The Song #3 by Benjamin Shaw
So, back in the early 00s, I didn’t realise it at the time, but I was in a bit of a pickle. I’d just dropped out of university, I was drinking too much, was many belt sizes bigger than I’d ever been, and was quietly stumbling towards the role of Regretful Old Dude at the Bar.
I’d always loved making music since I was like 14 – writing funny little songs, playing guitar, jumping around in rubbish bands – but I had also begun to put a lot of pressure on myself to write good songs. To make good music. To write intricate melodies and chord sequences, with exquisite vocal performances in the style of freaking Jeff Buckley or something. Now, anyone who has heard me sing or play guitar will tell you very quickly that I ain’t no Jeff Buckley. But since I wasn’t doing anything in my regular life, putting pressure on myself to be good at music too was just making me even more miserable.
It’s strange how something as simple as seeing a music video on MTV2 can just nudge your life into a different timeline. For some reason, that video was the fairly innocuous Wasted and Ready by Ben Kweller.
I’d enjoyed his previous band Radish when I was a teenager, so it was a thrill to see him out on his own, no longer a teenager himself, and most of all having fun. I quickly bought his album Sha Sha and, as had become the way back then, checked out his Online Presence – a cute pink and blue website that also had a message board! This was long before Twitter and Facebook and even Myspace, so finding a whole community just engaging so warmly with each other was enchanting. I met so many cool and supportive people and discovered so many great artists through these forums. It was as if there was a whole world out there, and not just the pub down the road. Imagine that! Discovering Ben Kweller and the artists he was hanging around with at the time – Adam Green, Kimya Dawson, Jeffrey Lewis, etc – it all gave me the confidence and yearning to lean into those crappy little pop songs with daft lyrics I used to enjoy making up. To sing in my own voice, all croaky, weak and out of key. Most of all, just be myself.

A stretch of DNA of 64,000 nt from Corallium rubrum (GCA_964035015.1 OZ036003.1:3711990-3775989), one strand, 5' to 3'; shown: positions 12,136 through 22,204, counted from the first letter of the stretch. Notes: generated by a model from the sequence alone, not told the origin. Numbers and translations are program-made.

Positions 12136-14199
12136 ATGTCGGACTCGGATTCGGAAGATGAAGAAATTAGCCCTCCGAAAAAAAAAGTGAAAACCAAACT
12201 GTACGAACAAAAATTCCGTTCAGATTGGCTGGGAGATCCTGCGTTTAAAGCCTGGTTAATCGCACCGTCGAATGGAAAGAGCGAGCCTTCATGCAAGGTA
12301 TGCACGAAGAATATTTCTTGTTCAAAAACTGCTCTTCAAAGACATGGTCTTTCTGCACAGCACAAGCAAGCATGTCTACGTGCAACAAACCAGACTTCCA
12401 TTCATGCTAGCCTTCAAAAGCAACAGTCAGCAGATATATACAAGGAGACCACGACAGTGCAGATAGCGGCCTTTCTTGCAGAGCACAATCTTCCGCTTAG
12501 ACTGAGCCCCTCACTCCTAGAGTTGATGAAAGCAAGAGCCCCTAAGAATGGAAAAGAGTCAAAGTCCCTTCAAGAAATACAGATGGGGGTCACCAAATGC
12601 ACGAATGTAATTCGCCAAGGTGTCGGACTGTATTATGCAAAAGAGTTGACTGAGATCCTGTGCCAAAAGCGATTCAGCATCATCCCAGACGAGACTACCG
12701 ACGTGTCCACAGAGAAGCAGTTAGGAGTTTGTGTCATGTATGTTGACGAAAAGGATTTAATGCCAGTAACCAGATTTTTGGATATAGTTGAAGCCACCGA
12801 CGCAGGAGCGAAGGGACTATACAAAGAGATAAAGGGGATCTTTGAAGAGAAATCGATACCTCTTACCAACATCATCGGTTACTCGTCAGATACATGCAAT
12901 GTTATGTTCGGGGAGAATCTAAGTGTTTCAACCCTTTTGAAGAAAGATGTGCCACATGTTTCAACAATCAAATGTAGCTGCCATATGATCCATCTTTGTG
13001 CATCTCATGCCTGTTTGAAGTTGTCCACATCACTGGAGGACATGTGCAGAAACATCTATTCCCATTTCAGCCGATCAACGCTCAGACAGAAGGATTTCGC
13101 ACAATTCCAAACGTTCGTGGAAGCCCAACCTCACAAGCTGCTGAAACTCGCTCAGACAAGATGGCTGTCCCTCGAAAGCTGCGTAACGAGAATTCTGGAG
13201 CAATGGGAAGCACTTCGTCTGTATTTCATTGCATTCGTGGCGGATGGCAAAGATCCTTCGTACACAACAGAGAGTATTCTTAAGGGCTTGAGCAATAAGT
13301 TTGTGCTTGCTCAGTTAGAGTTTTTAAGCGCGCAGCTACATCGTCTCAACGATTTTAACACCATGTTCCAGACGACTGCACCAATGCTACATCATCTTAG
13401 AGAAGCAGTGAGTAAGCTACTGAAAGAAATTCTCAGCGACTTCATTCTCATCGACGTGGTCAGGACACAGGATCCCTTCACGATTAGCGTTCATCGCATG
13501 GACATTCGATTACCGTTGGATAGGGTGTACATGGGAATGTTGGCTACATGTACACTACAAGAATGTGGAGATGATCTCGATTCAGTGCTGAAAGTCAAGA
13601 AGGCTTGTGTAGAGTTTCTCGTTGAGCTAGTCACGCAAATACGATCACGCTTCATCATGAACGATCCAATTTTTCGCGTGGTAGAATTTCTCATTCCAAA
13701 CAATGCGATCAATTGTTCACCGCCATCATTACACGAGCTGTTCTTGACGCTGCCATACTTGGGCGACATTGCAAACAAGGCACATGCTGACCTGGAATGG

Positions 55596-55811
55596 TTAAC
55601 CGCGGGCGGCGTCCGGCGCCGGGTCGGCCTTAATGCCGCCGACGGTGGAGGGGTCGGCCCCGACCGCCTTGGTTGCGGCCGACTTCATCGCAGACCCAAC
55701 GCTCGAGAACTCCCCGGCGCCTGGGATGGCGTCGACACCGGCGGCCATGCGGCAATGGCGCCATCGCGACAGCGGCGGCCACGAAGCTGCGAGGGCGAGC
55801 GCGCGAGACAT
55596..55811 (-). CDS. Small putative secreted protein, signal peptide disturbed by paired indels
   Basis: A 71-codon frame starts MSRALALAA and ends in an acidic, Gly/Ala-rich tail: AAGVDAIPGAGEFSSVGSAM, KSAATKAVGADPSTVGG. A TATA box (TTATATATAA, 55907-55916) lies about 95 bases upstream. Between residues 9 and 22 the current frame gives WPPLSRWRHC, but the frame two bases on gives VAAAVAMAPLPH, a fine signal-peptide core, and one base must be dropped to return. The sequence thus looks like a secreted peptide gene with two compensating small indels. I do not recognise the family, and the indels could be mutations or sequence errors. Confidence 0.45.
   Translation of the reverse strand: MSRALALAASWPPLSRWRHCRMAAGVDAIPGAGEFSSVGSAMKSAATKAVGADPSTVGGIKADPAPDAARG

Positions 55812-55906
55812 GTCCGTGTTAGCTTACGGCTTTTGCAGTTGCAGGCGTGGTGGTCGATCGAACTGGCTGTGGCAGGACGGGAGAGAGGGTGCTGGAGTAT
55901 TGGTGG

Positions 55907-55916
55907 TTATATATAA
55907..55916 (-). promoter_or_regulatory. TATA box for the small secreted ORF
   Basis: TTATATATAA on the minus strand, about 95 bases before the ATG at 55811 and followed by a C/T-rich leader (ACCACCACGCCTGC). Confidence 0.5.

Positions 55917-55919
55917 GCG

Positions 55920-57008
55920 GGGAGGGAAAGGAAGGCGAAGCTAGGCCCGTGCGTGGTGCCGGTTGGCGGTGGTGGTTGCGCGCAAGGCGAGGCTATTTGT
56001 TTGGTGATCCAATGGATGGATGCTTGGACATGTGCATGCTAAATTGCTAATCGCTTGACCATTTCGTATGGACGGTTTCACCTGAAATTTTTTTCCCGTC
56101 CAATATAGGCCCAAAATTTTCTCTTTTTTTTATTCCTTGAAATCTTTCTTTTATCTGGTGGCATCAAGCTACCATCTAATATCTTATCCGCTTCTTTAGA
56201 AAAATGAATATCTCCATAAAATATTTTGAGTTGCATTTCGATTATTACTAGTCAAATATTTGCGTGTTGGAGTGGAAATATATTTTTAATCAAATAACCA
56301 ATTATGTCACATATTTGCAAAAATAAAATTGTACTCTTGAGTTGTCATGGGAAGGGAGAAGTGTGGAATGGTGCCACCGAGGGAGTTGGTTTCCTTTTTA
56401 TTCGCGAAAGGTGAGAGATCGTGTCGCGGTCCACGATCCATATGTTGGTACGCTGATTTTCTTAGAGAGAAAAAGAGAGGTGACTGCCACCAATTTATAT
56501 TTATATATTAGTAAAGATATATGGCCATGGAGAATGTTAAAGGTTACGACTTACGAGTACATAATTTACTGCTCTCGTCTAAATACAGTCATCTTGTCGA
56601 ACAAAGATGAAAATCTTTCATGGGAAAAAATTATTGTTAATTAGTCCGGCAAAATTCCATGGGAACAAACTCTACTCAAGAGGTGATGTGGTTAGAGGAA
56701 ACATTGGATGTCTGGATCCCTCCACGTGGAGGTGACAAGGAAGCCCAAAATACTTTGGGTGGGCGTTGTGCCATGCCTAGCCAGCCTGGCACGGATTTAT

Not too long after, I met a person through this message board who I was so utterly enthralled with, that I bought a plane ticket to Australia to go and see them. Around 15 years later, she just got home from work, sat down next to me on the couch and told me about her day.